Toc159 was first identified as an 86 kDa protein lacking the A-domain (Hirsch et al., 1994; Kessler et al., 1994; Schnell et al., 1994; Bolter et al., 1998). It is not clear whether proteolysis occurs only during chloroplast preparation or whether it is part of regulatory system acting on Toc159. It is not clear either if other Toc159 homologs are also substrates of proteolytic cleavage but the relative stability of the A-domain fragment of atToc159 favors controlled proteolysis (Agne et al., 2010). Therefore, a yet unknown protease may process Toc159 conditionally, leading to the removal of the A-domain and consequently altering the import selectivity. Interplay between phosphorylation and cleavage has been demonstrated in other biological systems for example in the context of apoptosis (Dix et al., 2012). Investigation of the cross talk between these two PTM will certainly be an interesting aspect for future research.
Abundance of the different Toc members varies developmentally. Currently an important question is to understand how the TOC machinery is remodeled upon plastid development and plastid inter-conversion. As discussed above transcriptional regulation plays a role in modulation of Toc components expression depending on plant tissues and environmental conditions, while PTM may participate in the regulation of TOC complex assembly and activity. Recently a genetic study complemented by biochemical analyses revealed that Toc receptors as well as the Toc75 channel could be modified by ubiquitylation. Ubiquitylation required SP1, a chloroplast outer membrane localized E3 ubiquitin ligase (Ling et al., 2012). Enhanced accumulation of TOC proteins in sp1 genetic background suggested that SP1 indeed participates in UPS-mediated degradation of Toc components. Phenotypic analyses indicated that this regulatory mechanism may play a role during plastid inter-conversion. However, how SP1 is regulated and functions selectively on the different Toc receptors has not been addressed so far. Again a possible interplay with phosphorylation regulation might be envisaged as phosphorylation can serve as either a positive or a negative signal for ubiquitylation (Hunter, 2007).
Acquisition of the capacity to target proteins to different compartments has enabled eukaryotic cells to maintain and control the development of organelles. In higher plants the evolution of the TOC–TIC machinery has been a key mechanism enabling developmental processes. The evolutionary diversification of Toc receptors and transit peptides likely led to the tissue- and plastid type dependent preprotein selectivity of the import process. It is now well accepted that preprotein import in plastids plays a central role in the maintenance of cellular homeostasis, controlling the development and differentiation of this organelle. In a more indirect way, preprotein import also exerts control of nuclear gene expression via retrograde signaling to the nucleus. The composition and mode of action of the import machinery has been studied extensively in the past years, and now progress needs to be made toward the understanding of the regulatory mechanisms controlling the assembly and the activity of the complex. Regulation is not only important for correct sorting of preproteins, but also to limit energy expenditure associated with this costly process. Multiple types of PTM of Toc receptors have been discovered; however, their functional significance largely remains in the dark. Identification of the regulatory factors and signaling pathways as well as unraveling the biological relevance of the various PTM at the import machinery will provide new insight on how plants control development and adapt to the environment.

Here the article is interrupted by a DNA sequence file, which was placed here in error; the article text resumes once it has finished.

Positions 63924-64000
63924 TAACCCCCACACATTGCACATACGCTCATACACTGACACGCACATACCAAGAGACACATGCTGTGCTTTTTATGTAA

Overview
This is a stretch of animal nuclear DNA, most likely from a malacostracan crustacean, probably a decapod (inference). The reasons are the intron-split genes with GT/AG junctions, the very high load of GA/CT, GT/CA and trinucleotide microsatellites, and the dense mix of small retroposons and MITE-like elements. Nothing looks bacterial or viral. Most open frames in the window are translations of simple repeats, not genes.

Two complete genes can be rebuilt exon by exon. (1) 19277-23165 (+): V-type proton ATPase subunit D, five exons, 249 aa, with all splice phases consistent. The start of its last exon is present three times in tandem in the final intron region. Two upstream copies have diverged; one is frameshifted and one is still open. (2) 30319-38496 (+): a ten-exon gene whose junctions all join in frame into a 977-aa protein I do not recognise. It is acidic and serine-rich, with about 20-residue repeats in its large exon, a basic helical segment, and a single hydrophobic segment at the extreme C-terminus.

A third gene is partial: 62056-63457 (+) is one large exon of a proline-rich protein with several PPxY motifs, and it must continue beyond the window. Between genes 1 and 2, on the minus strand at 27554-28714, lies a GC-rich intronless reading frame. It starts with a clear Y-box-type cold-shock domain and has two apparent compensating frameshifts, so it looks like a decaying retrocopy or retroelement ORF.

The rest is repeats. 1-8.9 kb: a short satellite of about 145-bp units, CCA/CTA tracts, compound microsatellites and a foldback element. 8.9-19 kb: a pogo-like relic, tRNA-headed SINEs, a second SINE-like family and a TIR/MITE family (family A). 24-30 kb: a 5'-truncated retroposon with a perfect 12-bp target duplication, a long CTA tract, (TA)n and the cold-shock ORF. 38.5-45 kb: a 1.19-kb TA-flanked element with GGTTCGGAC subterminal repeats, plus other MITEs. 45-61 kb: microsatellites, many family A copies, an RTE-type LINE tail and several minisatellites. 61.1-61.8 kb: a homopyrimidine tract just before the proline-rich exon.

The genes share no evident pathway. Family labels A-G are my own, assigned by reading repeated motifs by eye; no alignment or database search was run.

Conflict of Interest Statement
The authors declare that the research was conducted in the absence of any commercial or financial relationships that could be construed as a potential conflict of interest.
This work was supported by UniNE, SNF31003A_127380 and SNF31003A_144156, and Marie Heim Voegtlin PMPDP3_151301.
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Keywords: plastids, protein import, TOC complex, preproteins, post-translational modifications
Citation: Demarsy E, Lakshmanan AM and Kessler F (2014) Border control: selectivity of chloroplast protein import and regulation at the TOC-complex. Front. Plant Sci. 5:483. doi: 10.3389/fpls.2014.00483
Received: 17 July 2014; Accepted: 01 September 2014;
Published online: 17 September 2014.
Edited by:Kentaro Inoue, University of California at Davis, USA
Reviewed by:Matthew D. Smith, Wilfrid Laurier University, Canada
Takehito Inaba, University of Miyazaki, Japan
Copyright © 2014 Demarsy, Lakshmanan and Kessler. This is an open-access article distributed under the terms of the Creative Commons Attribution License (CC BY). The use, distribution or reproduction in other forums is permitted, provided the original author(s) or licensor are credited and that the original publication in this journal is cited, in accordance with accepted academic practice. No use, distribution or reproduction is permitted which does not comply with these terms.
*Correspondence: Felix Kessler, Laboratory of Plant Physiology, Université de Neuchâtel, UniMail, Rue Emile Argand 11, 2000 Neuchâtel, Switzerlande-mail: email@example.com
†Emilie Demarsy and Ashok M. Lakshmanan have contributed equally to this work.